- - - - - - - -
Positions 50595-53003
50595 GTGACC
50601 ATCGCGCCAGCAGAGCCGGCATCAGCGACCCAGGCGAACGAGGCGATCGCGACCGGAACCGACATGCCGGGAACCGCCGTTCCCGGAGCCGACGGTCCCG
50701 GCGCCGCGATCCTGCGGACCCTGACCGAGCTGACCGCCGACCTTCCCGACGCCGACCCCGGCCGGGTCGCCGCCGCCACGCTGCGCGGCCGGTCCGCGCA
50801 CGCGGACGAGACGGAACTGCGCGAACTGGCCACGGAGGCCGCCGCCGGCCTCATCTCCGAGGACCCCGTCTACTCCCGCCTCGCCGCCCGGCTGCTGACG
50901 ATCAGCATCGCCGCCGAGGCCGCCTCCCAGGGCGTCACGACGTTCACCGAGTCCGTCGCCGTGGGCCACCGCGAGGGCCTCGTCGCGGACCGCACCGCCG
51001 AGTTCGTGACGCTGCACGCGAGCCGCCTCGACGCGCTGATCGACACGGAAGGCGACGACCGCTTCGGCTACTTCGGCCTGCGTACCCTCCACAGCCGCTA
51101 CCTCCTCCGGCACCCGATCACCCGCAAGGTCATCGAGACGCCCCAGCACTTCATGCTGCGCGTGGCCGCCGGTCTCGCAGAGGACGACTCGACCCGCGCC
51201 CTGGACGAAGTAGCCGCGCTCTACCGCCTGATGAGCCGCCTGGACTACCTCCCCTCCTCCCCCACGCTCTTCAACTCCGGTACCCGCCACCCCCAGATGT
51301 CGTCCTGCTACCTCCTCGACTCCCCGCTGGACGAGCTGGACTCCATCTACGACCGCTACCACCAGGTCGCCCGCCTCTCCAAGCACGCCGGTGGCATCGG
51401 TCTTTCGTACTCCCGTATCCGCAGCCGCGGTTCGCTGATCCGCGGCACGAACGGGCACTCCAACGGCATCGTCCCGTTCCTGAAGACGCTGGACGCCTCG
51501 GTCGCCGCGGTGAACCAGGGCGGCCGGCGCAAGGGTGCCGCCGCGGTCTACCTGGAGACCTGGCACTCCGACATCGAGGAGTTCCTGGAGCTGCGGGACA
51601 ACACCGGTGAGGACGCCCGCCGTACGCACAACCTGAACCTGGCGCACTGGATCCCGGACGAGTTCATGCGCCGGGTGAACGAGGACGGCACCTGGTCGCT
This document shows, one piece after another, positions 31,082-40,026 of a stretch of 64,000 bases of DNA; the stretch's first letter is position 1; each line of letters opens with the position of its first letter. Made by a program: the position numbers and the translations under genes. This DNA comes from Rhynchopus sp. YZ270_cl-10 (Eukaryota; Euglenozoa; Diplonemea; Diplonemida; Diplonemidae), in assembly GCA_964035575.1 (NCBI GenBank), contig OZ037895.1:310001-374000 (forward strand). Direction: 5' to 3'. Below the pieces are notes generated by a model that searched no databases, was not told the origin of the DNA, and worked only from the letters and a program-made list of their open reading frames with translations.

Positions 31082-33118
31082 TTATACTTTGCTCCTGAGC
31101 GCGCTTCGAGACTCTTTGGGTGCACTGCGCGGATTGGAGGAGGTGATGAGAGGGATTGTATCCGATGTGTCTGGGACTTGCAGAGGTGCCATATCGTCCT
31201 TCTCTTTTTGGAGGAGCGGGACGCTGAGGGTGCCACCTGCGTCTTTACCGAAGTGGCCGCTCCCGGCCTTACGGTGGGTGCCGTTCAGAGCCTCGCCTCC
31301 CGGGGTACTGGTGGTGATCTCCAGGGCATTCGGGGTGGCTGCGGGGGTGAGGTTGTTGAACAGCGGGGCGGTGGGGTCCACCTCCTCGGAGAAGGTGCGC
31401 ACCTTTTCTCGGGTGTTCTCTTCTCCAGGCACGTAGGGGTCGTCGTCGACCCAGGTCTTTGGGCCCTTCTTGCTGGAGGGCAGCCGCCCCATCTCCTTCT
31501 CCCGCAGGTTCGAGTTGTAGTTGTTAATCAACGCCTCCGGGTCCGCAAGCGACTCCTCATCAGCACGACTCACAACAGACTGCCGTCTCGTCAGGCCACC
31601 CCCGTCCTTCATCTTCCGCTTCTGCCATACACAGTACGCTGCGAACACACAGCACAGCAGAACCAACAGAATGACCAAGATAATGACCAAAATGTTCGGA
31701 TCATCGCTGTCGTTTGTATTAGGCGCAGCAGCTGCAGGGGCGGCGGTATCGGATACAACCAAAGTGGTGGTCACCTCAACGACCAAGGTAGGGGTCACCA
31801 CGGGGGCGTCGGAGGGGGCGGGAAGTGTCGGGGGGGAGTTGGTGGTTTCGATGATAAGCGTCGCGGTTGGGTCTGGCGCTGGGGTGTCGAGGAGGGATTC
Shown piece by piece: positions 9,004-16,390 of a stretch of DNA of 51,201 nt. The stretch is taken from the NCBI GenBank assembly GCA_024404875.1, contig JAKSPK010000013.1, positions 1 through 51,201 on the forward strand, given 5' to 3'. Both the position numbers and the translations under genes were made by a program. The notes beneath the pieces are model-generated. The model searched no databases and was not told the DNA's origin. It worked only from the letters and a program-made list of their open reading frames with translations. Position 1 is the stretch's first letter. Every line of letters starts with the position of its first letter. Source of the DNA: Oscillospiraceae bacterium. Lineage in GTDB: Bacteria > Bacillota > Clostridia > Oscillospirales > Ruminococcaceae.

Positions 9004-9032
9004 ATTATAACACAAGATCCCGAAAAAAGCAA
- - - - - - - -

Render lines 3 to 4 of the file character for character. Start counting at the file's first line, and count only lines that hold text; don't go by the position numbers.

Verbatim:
50601 ATCGCGCCAGCAGAGCCGGCATCAGCGACCCAGGCGAACGAGGCGATCGCGACCGGAACCGACATGCCGGGAACCGCCGTTCCCGGAGCCGACGGTCCCG
50701 GCGCCGCGATCCTGCGGACCCTGACCGAGCTGACCGCCGACCTTCCCGACGCCGACCCCGGCCGGGTCGCCGCCGCCACGCTGCGCGGCCGGTCCGCGCA